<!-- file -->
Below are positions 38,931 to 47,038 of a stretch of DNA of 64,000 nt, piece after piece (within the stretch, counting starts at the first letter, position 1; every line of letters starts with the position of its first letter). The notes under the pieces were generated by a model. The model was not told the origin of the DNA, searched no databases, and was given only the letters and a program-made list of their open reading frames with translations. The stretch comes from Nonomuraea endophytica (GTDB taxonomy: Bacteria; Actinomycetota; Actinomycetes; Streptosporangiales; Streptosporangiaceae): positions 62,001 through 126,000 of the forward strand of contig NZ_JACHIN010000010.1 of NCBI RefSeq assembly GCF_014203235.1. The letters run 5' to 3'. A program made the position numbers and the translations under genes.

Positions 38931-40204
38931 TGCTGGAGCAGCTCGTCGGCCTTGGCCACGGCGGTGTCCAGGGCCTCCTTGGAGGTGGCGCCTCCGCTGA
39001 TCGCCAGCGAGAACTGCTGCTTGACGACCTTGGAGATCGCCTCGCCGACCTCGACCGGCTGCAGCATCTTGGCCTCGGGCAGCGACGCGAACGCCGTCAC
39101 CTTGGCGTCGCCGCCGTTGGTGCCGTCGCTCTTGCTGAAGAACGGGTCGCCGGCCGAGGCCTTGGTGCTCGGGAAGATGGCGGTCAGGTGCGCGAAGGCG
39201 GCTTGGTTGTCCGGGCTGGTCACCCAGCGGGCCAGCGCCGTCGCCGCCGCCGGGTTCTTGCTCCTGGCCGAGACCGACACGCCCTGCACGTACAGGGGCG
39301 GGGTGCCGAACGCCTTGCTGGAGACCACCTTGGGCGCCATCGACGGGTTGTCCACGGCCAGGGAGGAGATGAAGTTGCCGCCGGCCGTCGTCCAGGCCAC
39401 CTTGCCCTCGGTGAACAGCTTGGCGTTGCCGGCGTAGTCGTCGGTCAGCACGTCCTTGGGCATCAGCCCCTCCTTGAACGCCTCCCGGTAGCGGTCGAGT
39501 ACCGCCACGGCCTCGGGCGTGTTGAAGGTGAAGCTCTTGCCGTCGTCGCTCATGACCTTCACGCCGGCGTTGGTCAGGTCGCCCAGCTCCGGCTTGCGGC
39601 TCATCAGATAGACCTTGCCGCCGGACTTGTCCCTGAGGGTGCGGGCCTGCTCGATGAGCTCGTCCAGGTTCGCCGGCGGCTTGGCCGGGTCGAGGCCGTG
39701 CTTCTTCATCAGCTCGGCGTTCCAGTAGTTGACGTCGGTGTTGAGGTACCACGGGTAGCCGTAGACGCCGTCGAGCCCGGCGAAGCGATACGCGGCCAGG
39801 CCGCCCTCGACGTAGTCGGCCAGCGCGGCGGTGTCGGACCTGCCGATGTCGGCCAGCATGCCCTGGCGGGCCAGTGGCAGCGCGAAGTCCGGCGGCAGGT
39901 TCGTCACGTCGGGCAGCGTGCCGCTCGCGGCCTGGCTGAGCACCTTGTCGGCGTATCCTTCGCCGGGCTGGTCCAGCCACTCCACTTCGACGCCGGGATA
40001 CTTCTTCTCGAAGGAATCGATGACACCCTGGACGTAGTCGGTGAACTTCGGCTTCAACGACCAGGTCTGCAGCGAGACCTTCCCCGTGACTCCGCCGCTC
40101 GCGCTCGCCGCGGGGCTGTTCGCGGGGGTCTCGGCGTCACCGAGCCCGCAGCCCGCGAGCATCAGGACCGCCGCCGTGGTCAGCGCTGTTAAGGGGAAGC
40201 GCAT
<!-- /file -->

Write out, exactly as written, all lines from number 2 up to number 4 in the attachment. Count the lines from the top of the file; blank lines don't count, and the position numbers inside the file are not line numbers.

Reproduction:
Positions 38931-40204
38931 TGCTGGAGCAGCTCGTCGGCCTTGGCCACGGCGGTGTCCAGGGCCTCCTTGGAGGTGGCGCCTCCGCTGA
39001 TCGCCAGCGAGAACTGCTGCTTGACGACCTTGGAGATCGCCTCGCCGACCTCGACCGGCTGCAGCATCTTGGCCTCGGGCAGCGACGCGAACGCCGTCAC